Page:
What was the foreign currency crisis in 1997?

The Asian financial crisis was a period of financial crisis that gripped much of East Asia and Southeast Asia beginning in July 1997 and raised fears of a worldwide economic meltdown due to financial contagion. However, the recovery in 1998–1999 was rapid and worries of a meltdown subsided.

What caused the 1997 financial crisis?

The 1997–98 Asian financial crisis began in Thailand and then quickly spread to neighbouring economies. It began as a currency crisis when Bangkok unpegged the Thai baht from the U.S. dollar, setting off a series of currency devaluations and massive flights of capital.

How did Korea deal with the foreign currency crisis in 1997?

Korea took the help of IMF (International Monetary Fund) to deal with this foreign currency crisis. The citizens of Korea as well, actively contributed towards foreign loan repayment through the “Gold Collection Movement”.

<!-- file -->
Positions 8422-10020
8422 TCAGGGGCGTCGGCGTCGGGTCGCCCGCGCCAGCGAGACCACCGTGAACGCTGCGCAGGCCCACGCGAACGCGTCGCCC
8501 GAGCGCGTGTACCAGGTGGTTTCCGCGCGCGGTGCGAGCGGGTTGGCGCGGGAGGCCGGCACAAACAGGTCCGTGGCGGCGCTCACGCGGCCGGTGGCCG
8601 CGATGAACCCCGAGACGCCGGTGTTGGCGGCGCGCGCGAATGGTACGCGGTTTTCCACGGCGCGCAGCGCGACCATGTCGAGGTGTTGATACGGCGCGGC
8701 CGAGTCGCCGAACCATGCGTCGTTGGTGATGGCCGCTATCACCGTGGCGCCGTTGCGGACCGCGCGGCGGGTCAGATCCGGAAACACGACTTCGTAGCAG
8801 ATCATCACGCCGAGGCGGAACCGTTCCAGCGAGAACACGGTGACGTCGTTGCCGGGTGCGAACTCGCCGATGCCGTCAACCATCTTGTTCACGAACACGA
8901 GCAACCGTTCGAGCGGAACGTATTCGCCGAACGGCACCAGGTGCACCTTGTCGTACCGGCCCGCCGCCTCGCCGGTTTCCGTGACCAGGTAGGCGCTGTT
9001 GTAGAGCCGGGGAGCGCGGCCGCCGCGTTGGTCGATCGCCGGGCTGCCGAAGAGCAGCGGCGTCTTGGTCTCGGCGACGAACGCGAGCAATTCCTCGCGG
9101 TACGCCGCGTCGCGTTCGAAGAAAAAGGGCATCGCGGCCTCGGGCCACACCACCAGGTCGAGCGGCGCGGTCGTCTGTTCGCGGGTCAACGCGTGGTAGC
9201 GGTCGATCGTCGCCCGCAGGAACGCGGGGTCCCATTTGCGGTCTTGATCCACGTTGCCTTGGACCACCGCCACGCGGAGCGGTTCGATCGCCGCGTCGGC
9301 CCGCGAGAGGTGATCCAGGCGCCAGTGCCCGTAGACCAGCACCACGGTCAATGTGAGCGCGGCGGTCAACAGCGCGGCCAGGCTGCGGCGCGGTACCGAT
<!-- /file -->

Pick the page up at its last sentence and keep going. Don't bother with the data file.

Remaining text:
What happened 1997 Malaysia?

1 January – Petronas Twin Towers (452 metres) became the world’s tallest buildings. 1 January – Visit Terengganu Year 1997 officially began. 1 January – Compulsory self-service at petrol stations in Klang Valley came into operation for the first time.

What happen to South Korea in 1997?

In November 1997, Korea was hit by a currency-cum-banking crisis that left it no option but to seek official assistance from the IMF. Thanks to the help of the IMF, other multilateral institutions, and many of its friends abroad, Korea was able to avoid the worst possible scenario, i.e., a sovereign default.

How much money did Korea borrow from IMF?

On December 3 of that year, Korea and the IMF signed a three-year Stand-By Arrangement. The arrangeement included financing for a total of US$58 billion from the IMF, the World Bank, the Asian Development Bank, and a group of countries—the largest rescue package in the history of the IMF.

What was the US economy like in 1997?

The outlook for 1997 is for continuedmoderate growth, low inflation, and about the same level of unemployment. GDP purchasing power parity – $7.61 trillion (1996 est.) GDP – real growth rate 2.4% (1996 est.) GDP – per capita purchasing power parity – $28,600 (1996 est.)